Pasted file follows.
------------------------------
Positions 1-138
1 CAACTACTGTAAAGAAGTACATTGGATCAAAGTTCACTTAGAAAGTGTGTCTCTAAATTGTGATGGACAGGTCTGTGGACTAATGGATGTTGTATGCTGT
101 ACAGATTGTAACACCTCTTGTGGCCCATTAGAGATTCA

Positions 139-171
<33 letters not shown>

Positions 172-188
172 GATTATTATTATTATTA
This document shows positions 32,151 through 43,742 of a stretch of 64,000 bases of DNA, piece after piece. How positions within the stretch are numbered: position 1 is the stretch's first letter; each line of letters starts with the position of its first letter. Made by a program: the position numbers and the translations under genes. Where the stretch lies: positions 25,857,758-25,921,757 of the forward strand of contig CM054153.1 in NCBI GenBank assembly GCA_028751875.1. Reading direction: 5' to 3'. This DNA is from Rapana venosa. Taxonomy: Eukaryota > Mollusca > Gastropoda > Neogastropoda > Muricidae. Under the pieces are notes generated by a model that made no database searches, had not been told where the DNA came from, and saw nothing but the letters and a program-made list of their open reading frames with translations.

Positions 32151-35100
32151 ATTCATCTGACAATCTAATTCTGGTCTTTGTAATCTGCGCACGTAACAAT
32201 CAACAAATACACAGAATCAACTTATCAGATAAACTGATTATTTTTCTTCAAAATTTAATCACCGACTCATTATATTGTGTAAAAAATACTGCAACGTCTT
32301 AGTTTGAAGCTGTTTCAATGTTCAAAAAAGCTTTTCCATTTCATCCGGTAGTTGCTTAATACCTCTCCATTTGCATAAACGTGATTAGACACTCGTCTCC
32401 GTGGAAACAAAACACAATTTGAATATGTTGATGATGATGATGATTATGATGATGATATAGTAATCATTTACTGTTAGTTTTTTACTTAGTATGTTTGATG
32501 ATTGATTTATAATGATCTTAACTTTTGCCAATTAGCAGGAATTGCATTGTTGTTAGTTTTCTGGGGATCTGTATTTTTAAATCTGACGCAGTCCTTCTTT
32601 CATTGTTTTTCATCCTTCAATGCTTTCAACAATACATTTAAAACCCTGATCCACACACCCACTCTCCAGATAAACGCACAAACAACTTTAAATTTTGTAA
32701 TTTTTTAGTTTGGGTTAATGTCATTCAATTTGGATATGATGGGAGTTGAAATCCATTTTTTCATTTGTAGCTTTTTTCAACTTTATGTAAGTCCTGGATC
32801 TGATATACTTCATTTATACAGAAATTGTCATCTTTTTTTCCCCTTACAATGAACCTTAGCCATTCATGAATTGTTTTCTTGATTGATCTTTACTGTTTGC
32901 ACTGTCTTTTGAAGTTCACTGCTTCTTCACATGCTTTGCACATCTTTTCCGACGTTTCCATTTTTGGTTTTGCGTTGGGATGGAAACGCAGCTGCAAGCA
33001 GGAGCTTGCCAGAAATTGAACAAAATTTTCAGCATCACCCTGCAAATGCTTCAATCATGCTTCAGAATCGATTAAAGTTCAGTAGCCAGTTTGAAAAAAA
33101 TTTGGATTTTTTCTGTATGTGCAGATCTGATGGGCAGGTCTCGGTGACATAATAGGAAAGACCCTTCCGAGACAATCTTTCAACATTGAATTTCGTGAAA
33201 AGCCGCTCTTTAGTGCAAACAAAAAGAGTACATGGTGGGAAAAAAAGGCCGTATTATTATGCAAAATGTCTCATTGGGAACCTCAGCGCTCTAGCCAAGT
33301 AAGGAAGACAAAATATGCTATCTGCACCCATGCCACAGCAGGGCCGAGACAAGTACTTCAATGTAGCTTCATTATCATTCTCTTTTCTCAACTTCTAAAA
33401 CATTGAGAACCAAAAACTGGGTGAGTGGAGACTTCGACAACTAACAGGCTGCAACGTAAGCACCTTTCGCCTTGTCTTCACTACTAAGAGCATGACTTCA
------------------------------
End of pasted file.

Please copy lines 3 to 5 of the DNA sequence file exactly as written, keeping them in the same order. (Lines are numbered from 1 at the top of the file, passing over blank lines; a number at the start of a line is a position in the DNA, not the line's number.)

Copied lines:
101 ACAGATTGTAACACCTCTTGTGGCCCATTAGAGATTCA

Positions 139-171
<33 letters not shown>